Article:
Master of Science (MS)
Quantifying resilience is difficulties due to the different definitions of resilience, the interchangeable uses with two other terms “vulnerability” and “adaptability”, as well as the lack of consensus on what indicators should be selected to quantifying resilience. This thesis research studied the community resilience in Louisiana by applying the Resilience Inference Measurement (RIM) model at two geographic levels: county level and zip code level. The RIM model accesses resilience by using three dimensions (exposure, damage, and recovery) and two abilities (vulnerability and adaptability). The types of coastal hazards included in this study were: coastal, flooding, hurricane/tropical storm, tornado, and severe storm/thunder storm. The study time period was 2000 to 2010. K-means clustering analysis was used to derive the resilience groups. Discriminant analysis was applied to validate the resilience rankings by using a set of indicator variables. At the county level, discriminant analysis yielded a remarkably high 93.8% classification accuracy when population growth rate in 2000-2010 was used as a recovering indicator and 28 adaptability variables were used to characterize the counties. The accuracy at the zip-code level decreased to 80.2% when population growth rate was used as a recovering indicator. In general, the findings at two different scales are consistent; counties and zip codes with higher socioeconomic status and more resources were found to be more resilient. Interestingly, the three most potent indicators revealed at both scales were the same, which are median rent, median value of owner-occupied housing units and housing density. These findings support the use of the RIM model to further explore adaptability indicators and the underlying process leading to resilience.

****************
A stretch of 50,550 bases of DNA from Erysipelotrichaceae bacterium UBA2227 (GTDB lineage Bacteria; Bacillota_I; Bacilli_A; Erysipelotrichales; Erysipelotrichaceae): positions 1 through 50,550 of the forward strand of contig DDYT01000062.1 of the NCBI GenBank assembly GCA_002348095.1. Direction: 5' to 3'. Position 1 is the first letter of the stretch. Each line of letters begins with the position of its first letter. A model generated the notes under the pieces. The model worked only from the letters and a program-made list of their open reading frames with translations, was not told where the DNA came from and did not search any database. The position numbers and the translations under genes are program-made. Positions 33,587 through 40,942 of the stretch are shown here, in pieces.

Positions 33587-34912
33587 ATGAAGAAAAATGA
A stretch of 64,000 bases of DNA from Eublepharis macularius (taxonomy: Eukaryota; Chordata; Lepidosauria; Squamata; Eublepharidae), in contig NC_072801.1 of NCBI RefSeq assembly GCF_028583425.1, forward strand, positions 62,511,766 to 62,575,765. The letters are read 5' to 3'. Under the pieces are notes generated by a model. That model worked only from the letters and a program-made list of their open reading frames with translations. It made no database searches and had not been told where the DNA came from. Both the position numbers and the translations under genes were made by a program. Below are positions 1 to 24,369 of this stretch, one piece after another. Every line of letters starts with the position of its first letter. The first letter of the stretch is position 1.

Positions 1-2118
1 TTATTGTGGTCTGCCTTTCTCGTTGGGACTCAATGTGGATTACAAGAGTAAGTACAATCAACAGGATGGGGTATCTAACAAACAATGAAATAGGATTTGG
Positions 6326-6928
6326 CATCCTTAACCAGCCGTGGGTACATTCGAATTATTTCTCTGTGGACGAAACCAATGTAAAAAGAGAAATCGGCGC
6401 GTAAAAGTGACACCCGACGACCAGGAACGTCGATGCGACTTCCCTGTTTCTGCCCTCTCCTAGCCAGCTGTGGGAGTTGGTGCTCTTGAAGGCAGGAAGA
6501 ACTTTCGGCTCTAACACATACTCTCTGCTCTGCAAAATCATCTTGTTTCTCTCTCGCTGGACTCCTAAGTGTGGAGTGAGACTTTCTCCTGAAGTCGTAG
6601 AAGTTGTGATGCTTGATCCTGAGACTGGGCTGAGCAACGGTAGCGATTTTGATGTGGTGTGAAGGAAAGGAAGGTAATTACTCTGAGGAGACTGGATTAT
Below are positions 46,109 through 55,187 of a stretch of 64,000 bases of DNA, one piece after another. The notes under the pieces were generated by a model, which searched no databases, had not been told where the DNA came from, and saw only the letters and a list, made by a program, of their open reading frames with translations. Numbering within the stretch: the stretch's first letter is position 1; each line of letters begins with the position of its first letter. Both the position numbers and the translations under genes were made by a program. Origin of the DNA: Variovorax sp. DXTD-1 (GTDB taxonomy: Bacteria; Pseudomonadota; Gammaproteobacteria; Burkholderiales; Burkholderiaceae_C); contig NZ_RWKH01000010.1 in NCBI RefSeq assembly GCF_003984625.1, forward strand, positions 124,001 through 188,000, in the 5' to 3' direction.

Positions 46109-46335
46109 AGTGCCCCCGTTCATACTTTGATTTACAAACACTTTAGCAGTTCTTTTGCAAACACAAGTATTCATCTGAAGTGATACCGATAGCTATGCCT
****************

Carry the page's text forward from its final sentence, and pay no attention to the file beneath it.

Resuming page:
Document Availability at the Time of Submission
Release the entire work immediately for access worldwide.
Li, Chi, "Community resilience to coastal hazards : an analysis of two geographical scales in Louisiana" (2013). LSU Master's Theses. 1583.